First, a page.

Interactive Music Experiments: Questioning the Role of Musicians in Live Electronic Music

instrument design, sound design

Client: Self
Category: Sound Design, Instrument Design
Year: 2008

In the realm of contemporary live electronic music, the concept of being a musician is undergoing a profound transformation. Buggy Boy (Onur Uzunismail)‘s “Interactive Music Experiments” is a series of explorations that challenge traditional notions of musicianship by utilizing a unique setup consisting of various MIDI devices that control different aspects of a composed piece.

The Setup:

The “Interactive Music Experiments” setup revolves around a central computer that plays the composed piece. Several MIDI devices are connected to the computer, each responsible for controlling specific elements of the composition. These devices are designed to be user-friendly and accessible, allowing both musicians and non-musicians to engage with the piece.

Quantization and Error Mitigation:

One of the key features of the setup is the quantization of user input. By quantizing the data received from the MIDI devices, the system minimizes the impact of non-musical timing errors. This means that even if users make slight timing mistakes, the overall integrity of the piece remains intact. Interestingly, many of the “errors” made by users can be interpreted as intentional arrangement decisions, adding a layer of spontaneity and uniqueness to each performance.

Midibox Cassette Player

The CDMIDI Controller:

Among the MIDI devices used in the setup, the CDMIDI controller stands out. This controller, adorned with a CD, allows users to play an improvised solo using a connected softsynth. The user’s role is simplified to deciding whether to go up or down in the melody. This raises an intriguing question: “Does someone have to be a musician to play a melodic solo?” The CDMIDI controller challenges conventional notions of musical skill and invites participants to explore the boundaries of improvisation.

Midi Masa 2


MidiTable is a large and heavy project designed specifically for one kind of performance. It is a MIDIBOX 64 that sends MIDI on-off messages through 54 highly sensitive buttons and 4 foot switches. The device is divided into six virtual parts: drums, sample 1, sample 2, bass, synth 1, and synth 2. Users can record drums, trigger samples, and record musical phrases using a MIDI keyboard. The first working prototype of the MidiTable was presented in the first of the ‘400 Seconds’ series. Midi Masa 1 Midi Masa 1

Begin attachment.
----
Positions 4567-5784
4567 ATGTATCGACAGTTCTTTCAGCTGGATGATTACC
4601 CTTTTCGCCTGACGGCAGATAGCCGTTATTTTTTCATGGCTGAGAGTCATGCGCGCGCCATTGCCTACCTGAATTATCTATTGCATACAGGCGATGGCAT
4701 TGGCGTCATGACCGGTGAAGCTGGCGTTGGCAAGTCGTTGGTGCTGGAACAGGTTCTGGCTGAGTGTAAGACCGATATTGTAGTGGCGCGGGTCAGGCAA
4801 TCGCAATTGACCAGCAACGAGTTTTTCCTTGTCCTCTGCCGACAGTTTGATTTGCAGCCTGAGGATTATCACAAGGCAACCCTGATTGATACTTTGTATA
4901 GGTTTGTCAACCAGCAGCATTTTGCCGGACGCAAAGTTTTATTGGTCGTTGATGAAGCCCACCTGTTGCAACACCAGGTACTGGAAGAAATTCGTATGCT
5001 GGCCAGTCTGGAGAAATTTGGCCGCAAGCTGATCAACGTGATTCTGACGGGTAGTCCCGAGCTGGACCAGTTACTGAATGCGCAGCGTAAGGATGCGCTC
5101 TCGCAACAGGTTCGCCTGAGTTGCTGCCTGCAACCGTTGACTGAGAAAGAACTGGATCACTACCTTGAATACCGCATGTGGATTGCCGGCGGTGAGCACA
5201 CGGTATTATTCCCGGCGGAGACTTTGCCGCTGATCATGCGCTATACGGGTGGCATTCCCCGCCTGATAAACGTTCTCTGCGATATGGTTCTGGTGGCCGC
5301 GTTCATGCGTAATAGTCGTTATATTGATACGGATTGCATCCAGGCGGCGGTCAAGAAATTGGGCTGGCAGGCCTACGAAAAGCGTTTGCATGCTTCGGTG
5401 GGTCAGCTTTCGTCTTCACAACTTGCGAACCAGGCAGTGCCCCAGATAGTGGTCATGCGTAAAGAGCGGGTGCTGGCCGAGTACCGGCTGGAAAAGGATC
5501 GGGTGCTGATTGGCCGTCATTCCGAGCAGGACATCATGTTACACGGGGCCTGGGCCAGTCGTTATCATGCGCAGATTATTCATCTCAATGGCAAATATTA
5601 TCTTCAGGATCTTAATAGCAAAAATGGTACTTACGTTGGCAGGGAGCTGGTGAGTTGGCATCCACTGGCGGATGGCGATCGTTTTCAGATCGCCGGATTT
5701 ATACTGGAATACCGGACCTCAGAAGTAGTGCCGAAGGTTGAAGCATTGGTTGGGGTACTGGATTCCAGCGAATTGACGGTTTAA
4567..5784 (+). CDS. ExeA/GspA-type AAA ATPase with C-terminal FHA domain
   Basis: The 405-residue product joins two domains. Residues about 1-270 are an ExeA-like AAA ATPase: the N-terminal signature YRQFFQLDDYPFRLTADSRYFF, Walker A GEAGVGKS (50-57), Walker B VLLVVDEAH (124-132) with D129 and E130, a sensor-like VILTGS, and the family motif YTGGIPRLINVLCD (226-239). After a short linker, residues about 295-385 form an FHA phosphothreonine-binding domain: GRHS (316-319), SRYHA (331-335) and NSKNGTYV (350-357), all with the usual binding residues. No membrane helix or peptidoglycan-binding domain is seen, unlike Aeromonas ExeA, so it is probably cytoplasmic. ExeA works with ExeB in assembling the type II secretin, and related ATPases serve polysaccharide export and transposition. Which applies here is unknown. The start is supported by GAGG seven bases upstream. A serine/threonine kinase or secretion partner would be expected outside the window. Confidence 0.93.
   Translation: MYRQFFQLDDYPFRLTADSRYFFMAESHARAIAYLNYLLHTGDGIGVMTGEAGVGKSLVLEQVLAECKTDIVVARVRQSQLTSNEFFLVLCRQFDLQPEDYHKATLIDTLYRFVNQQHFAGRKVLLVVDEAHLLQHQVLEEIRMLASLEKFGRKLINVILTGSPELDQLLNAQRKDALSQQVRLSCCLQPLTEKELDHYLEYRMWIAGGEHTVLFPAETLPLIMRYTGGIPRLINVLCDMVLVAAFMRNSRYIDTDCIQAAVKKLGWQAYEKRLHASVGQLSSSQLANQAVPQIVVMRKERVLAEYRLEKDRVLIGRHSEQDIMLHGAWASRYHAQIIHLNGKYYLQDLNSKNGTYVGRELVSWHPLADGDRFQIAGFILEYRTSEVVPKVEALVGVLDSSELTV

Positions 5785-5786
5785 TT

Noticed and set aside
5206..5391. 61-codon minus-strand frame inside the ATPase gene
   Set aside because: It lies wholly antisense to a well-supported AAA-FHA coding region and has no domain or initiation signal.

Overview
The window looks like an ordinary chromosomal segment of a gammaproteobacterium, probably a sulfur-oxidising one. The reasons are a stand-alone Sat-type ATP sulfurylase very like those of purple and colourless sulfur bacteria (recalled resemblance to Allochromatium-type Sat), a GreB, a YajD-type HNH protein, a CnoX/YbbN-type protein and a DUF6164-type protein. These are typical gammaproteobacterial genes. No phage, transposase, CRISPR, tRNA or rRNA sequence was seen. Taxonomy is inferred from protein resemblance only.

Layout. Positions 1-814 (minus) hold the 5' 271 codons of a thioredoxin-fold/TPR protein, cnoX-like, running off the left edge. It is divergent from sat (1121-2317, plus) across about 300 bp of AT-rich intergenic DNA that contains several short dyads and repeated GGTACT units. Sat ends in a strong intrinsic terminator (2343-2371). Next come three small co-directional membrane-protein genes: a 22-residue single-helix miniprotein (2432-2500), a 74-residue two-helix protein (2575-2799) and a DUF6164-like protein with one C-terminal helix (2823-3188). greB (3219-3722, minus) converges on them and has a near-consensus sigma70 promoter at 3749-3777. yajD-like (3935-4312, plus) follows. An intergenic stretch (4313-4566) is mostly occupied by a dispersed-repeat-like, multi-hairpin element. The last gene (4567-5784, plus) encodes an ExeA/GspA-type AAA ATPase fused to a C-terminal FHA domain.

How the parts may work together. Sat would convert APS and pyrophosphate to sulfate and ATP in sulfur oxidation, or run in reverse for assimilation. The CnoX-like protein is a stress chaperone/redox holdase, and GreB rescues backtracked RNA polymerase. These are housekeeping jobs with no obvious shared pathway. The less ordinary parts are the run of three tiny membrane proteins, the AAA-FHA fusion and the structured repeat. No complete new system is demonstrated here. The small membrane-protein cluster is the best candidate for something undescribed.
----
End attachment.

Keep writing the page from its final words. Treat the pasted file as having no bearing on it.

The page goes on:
The ‘Sensitive’ Buttons:

Inspired by the operation of silicone and USB keyboards, Buggy Boy (Onur Uzunismail) created sensitive buttons using acetate papers and aluminum foil tape. These buttons mimic touch-sensitive behavior and require the performer to wear special gloves.

Midibox Cassette Player

Midibox Cassette Player:

The Midibox Cassette Player is Buggy Boy (Onur Uzunismail)‘s first successful MIDI device, housed in a cassette player from the 80s. It features 8 buttons, 2 knobs, and 4 switches, enabling layering of inputs. The buttons send MIDI note on-off events, while the knobs send CC events. In the Interactive Music Experiments, the Midibox Cassette Player controls the drums section, triggering various layers and adjusting delays and reverbs. Once a Gamepad - 1

Once a Gamepad - 1:

Once a Gamepad - 1 is a modified USB gamepad housed in a custom case with arcade buttons and knobs. The buttons send MIDI note on-off messages, while the knobs send CC values. In the Interactive Music Experiments, it triggers various layers of the example song, including pads, rhythmic vocal samples, and male vocals. The knobs adjust pitch, starting points, delay, and reverb effects. Once a Gamepad - 2

Once a Gamepad - 2:

Once a Gamepad - 2 is another modified USB gamepad housed in an old BETA cassette rewinder. It features six arcade buttons and a knob, designed to limit the performer and dedicate the device to a specific function within the Interactive Music Experiments. However, due to the fragility of the casing, this device was never used in the experiments.

Video Demonstrations:

To showcase the potential of the “Interactive Music Experiments,” Buggy Boy (Onur Uzunismail) has created two captivating video demonstrations. In “Interactive Music Experiments 1,” musicians engage with the setup, demonstrating how the MIDI devices can be used to create dynamic and collaborative performances. On the other hand, “Interactive Music Experiments 2” features a group of non-musicians jamming with the setup, highlighting the accessibility and inclusivity of the system. Both videos provide compelling evidence that the “Interactive Music Experiments” setup succeeds in blurring traditional lines between musicians and non-musicians.

Buggy Boy (Onur Uzunismail)'s "Interactive Music Experiments" challenges traditional notions of musicianship in the context of live electronic music. By utilizing a setup that combines quantization, user-friendly MIDI devices, and a central computer, the experiments invite both musicians and non-musicians to actively participate in the creation and arrangement of a composed piece. The CDMIDI controller, in particular, raises thought-provoking questions about the nature of musical skill and the role of improvisation. Through these experiments, Buggy Boy (Onur Uzunismail) encourages us to reconsider the boundaries of musical expression and the potential for inclusive, interactive performances in the digital age.